Falling risk seemed the only thing that they gave a shit about. I told them that I could get pain relief with a shower, but they couldn’t possibly have anyone watch me while I showered. Heck they didn’t even want me to go to the toilet without someone walking me there- they’d prefer if I used the bedside commode. Pain relief? Back to non-functional OTCs. The nurses liked floxel (Cyclobenzapore) because you could “tuck it in” between scheduled doses of the more dangerous drugs. But mostly I lay there and moaned. The food wasn’t bad, but I wasn’t getting what I’d call CARE. The only thing that would shoot down the pain was being actively denied to me, so I decided to get out. The IVs had taken care of the dehydration, and I guess my white count improved. I proved to them that I could walk and do stairs, and they let me go. Both Mark and Steve came by, and took me to dinner, and Steve drove me home. I was worried about the well, but decided to take the risk and get the pain relief.  John provided better care than the nurses.

Sunday around noon he brought me a sandwich Photo on 2016-08-21 at 17.45and I found it a bit hard to eat. My tongue felt a bit swollen. I was talking to Liz and Megan and they were asking about stroke symptoms. This is not something you mess with. Then at about 5:45 I caught a glimpse of myself in the reflection on the computer screen. Pulled up Photobooth and took this picture of me smiling. Definitely crooked! On my way to the ER again. I called Mark and he would come get me. I mentioned it to Megan and she suggested that an ambulance would be better- but kept talking until Mark got there, so that was a moot point. I’d let the girls know, and by this time they were on their way home, and met us there.

This visit was from about 7 to 11. They ruled out a stroke, and diagnosed Bell’s Palsy. Kat had Bells Palsy a few years ago. We know how to deal with that! Yay! Apparently in the past few years it has become associated with Lyme disease so they sent off tests for that, gave me drugs for Bells, and sent me home. Good, they wouldn’t let me drink anything (although they put in an IV they never used) although my mouth was really dry, wouldn’t let me use the heating pads for the pain, and were generally pretty callus. It was also a bitch to find a 24 pharmacy in Nashua. Doxycycline, Prednizone for the Palsy. Pain pills, but I’ve given up on them. Why take the risks for no benefit?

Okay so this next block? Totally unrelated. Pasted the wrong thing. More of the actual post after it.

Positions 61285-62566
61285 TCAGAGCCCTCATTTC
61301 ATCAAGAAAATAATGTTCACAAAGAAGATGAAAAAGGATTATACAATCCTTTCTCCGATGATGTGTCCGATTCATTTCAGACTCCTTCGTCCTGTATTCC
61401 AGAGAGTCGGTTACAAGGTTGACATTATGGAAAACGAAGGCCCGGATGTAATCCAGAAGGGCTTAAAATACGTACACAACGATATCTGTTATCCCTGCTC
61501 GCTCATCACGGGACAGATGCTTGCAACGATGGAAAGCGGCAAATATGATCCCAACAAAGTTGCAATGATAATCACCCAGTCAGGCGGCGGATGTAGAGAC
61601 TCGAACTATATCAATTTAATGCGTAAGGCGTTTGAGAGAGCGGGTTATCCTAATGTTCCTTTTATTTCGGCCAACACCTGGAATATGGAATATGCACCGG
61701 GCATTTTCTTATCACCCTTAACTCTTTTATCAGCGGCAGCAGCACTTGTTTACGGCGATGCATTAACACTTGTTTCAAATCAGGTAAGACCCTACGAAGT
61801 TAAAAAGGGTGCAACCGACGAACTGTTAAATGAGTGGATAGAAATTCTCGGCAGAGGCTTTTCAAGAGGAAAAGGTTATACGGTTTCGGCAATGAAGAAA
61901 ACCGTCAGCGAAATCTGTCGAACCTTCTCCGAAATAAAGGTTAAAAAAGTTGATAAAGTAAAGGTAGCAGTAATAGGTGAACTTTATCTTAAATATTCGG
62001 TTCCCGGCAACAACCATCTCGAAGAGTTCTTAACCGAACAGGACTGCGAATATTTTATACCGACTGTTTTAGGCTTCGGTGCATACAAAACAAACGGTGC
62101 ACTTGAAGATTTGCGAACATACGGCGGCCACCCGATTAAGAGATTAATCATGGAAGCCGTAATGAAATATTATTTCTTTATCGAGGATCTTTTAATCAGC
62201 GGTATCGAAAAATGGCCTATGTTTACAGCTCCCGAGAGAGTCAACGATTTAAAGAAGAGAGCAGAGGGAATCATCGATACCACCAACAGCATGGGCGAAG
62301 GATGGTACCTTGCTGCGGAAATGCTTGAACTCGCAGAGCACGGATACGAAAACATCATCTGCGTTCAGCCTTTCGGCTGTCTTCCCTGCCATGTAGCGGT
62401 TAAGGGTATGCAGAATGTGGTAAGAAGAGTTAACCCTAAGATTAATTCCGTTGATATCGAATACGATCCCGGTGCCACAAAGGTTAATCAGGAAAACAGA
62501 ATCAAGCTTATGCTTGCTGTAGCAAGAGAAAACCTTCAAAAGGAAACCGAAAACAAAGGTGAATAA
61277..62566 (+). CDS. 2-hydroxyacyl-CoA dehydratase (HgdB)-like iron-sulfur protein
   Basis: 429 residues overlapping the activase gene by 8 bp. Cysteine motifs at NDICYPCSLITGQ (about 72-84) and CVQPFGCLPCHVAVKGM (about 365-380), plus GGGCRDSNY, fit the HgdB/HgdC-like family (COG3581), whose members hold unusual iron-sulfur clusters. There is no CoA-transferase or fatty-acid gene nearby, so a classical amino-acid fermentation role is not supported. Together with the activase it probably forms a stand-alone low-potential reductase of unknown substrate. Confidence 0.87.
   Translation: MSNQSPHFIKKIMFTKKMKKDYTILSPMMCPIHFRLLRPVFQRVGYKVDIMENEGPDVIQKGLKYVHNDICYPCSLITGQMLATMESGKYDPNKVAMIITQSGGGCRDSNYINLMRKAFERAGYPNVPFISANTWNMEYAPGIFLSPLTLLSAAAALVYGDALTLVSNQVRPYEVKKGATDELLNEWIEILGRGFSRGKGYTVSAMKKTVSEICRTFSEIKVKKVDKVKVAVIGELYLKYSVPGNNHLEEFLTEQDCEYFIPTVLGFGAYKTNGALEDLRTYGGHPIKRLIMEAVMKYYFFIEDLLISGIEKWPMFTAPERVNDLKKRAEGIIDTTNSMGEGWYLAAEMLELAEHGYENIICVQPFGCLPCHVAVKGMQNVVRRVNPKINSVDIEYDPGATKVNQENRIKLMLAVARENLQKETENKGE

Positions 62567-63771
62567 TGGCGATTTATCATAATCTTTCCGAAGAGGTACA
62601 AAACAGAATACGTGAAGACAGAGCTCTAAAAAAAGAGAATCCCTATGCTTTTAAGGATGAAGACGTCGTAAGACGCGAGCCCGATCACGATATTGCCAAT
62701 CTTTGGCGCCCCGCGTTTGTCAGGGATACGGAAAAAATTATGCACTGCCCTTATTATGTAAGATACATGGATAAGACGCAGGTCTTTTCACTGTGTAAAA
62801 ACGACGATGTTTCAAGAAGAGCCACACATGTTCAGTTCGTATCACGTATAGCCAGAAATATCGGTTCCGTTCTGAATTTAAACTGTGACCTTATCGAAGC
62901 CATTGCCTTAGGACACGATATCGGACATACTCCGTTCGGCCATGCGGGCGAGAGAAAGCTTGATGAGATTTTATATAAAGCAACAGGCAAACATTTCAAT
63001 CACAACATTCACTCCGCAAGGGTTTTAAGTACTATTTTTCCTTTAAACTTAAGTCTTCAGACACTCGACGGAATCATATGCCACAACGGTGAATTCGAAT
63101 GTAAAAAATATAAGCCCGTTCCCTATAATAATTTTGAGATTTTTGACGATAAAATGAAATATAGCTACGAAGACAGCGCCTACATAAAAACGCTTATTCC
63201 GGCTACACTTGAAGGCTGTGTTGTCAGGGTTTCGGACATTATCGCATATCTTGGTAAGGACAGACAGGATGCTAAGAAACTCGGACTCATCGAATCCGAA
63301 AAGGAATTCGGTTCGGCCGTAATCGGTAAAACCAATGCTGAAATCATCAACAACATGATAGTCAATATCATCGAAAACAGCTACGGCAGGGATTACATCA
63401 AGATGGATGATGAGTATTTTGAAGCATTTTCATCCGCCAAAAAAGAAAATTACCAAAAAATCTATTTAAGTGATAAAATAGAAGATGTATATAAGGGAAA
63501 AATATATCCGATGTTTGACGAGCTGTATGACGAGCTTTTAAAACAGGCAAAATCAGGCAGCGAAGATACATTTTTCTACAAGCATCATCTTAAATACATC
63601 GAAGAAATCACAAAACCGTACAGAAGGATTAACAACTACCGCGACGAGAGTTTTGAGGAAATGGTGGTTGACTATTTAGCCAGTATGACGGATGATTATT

In the morning I called Dr. Q and we stopped the UTI meds. I saw him again on Tuesday and he was wonderfully supportive, answered all my questions without rushing. I was particularly confused by the “Don’t eat Calcium with doxycycline” but it’s OK two hours before or after. He says that food is out of the stomach and into the bloodstream after two hours, and the doxy is in the blood stream two hours after being taken orally, and it seems they only bond in the stomach. Given the number of times I’ve “blown chunks” more than two hours after I’ve eaten, this seems odd to me, but apparently food staying in the stomach is not normal. We talked about the test for Lyme- he was sending me for one, but then I told him the hospital had done, hadn’t they sent those records to him? It seems they share records, but usually only a week or so later. Sigh. He called me the next day and said that their results had been sent to the CDC for confirmation.

we got the call to go get new meds for Lyme, and Dr. Q said to discontinue the steroids and other meds. So I’m on a single medication and that for (at this point) a month. We’ll see. Hope it works, if, as we suspect, the Lyme started in July, apparently Cipro doesn’t touch it. I am also reassured that even had we tested back then, there wouldn’t have been anything useful. All the test shows is anti-bodies. Have you been exposed? That will show up for the rest of my life. We need better tests. The first few days I had the “expected” diahrria, but seem to have got it under control now- or maybe it was just leftover prednazone,

As soon as I got the diagnosis of Bells I made an appointment with a local acupuncturist because even the “normal” doctors finally recognize that acupunture is good for some ailments and Bells is one of them. At this point I see no improvement but am happy that I can mostly drink and swallow without food falling out the right side, and I haven’t needed to tape my eye shut to protect it as Kat did.

I haven’t had a lot of pain since the diagnosis, which is wonderful. Especially as the well has run dry. Life doesn’t stop just because one gets sick. There are other problems to deal with, and sometimes you can do something, sometimes you can’t.

Progress is certainly not linear, even during one day. Sometimes I feel better, sometimes I feel like a wet noodle. I am still dependent. There’s a huge frustration in lying on the couch listening to the phone ring and no one else is getting it, and I’m kicking like a beetle on it’s back TRYING to sit up to try to get it, but can’t, when earlier I had managed to bend and pull myself up.

The toilet is always scary- will I be able to pull myself up or not? One must go, especially with occasional bits of diarrhia. Will my legs go to sleep and become weaker if I’ve stayed there too long? Still wants to make sure that it’s flatulence not something messier coming. We have grab bars in the downstairs- but not the upstairs. So far, so good, but since I often find myself weaker than I had been previously, it’s concerning. At my worst I couldn’t pick up two pounds. (I started testing myself when I couldn’t pick up a half full gallon of milk.) I am very concerned with how to rebuild my muscles when this is over.

And I have now sat up longer than I have since before the war and am tired. So that should be enough.

 

*if you can’t deal with references to underwear, poo, and other gross or personal details, give it up right now